168      ...             2190                  3602         304   
169      ...              572                  1211         148   
170      ...              648                  1293         368   
171      ...              965                  2738         214   
172      ...              237                   410          87   

     Unemployment_rate  Median  P25th  P75th  College_jobs  Non_college_jobs  \
168           0.046320   26000  20000  39000          2771              2947   
169           0.065112   25000  24000  34000          1488               615   
170           0.149048   25000  25000  40000           986               870   
171           0.053621   23400  19200  26000          2403              1245   
172           0.104946   22000  20000  22000           288               338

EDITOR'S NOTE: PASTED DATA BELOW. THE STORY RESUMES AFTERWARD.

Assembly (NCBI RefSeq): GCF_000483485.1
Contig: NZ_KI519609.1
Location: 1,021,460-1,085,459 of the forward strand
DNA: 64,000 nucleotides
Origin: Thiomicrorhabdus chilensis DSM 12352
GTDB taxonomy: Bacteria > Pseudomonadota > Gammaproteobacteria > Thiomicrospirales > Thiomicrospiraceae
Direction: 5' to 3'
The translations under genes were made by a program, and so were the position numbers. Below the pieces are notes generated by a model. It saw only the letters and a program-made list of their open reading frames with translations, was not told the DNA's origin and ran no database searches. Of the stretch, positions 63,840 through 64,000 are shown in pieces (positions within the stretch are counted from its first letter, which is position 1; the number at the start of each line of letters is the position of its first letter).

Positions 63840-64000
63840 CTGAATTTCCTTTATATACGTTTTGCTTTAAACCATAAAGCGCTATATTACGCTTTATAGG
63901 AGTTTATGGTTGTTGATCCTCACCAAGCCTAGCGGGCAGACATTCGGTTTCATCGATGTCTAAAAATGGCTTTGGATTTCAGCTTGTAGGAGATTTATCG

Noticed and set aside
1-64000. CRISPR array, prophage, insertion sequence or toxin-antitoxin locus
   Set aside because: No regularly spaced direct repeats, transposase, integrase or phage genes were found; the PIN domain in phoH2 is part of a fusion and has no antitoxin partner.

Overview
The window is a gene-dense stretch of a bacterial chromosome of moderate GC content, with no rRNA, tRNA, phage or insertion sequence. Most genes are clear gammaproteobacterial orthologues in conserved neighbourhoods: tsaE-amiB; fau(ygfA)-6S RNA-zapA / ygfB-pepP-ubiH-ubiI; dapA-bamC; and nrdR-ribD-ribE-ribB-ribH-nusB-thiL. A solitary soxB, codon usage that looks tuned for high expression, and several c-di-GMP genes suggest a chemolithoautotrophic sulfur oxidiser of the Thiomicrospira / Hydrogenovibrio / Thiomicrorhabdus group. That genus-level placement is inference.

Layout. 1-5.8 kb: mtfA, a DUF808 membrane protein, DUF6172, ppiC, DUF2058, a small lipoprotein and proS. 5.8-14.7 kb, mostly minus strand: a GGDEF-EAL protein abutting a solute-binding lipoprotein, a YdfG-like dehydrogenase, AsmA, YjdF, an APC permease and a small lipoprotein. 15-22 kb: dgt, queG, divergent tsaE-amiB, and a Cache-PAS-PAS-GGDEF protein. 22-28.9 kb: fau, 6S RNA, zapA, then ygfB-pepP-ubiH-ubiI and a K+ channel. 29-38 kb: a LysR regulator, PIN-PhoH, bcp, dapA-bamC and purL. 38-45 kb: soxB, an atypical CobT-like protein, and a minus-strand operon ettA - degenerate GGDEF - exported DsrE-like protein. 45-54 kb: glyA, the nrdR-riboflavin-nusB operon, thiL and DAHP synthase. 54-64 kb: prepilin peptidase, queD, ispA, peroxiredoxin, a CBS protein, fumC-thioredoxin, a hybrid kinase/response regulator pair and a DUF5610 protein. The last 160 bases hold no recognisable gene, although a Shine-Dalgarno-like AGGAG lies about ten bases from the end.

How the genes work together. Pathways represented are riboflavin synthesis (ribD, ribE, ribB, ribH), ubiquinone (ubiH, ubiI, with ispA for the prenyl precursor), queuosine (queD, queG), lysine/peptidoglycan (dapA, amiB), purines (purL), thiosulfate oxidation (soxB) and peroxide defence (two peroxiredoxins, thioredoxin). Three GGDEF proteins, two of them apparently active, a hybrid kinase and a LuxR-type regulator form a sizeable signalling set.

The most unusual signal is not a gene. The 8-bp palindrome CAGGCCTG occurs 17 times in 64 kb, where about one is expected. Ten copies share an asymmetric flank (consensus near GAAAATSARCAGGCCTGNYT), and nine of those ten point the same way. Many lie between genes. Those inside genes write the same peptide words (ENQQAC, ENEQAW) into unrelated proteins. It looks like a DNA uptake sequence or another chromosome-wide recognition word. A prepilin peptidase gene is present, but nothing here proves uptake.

Low_wage_jobs  
168            743  
169             82  
170            622  
171            308  
172            192  

[5 rows x 21 columns]
In [3]:
#using describe() to generate a summary of statistics
print(recent_grads.describe())
             Rank   Major_code          Total            Men          Women  \
count  173.000000   173.000000     172.000000     172.000000     172.000000   
mean    87.000000  3879.815029   39370.081395   16723.406977   22646.674419   
std     50.084928  1687.753140   63483.491009   28122.433474   41057.330740   
min      1.000000  1100.000000     124.000000     119.000000       0.000000   
25%     44.000000  2403.000000    4549.750000    2177.500000    1778.250000   
50%     87.000000  3608.000000   15104.000000    5434.000000    8386.500000   
75%    130.000000  5503.000000   38909.750000   14631.000000   22553.750000   
max    173.000000  6403.000000  393735.000000  173809.000000  307087.000000   

       ShareWomen  Sample_size       Employed      Full_time      Part_time  \
count  172.000000   173.000000     173.000000     173.000000     173.000000   
mean     0.522223   356.080925   31192.763006   26029.306358    8832.398844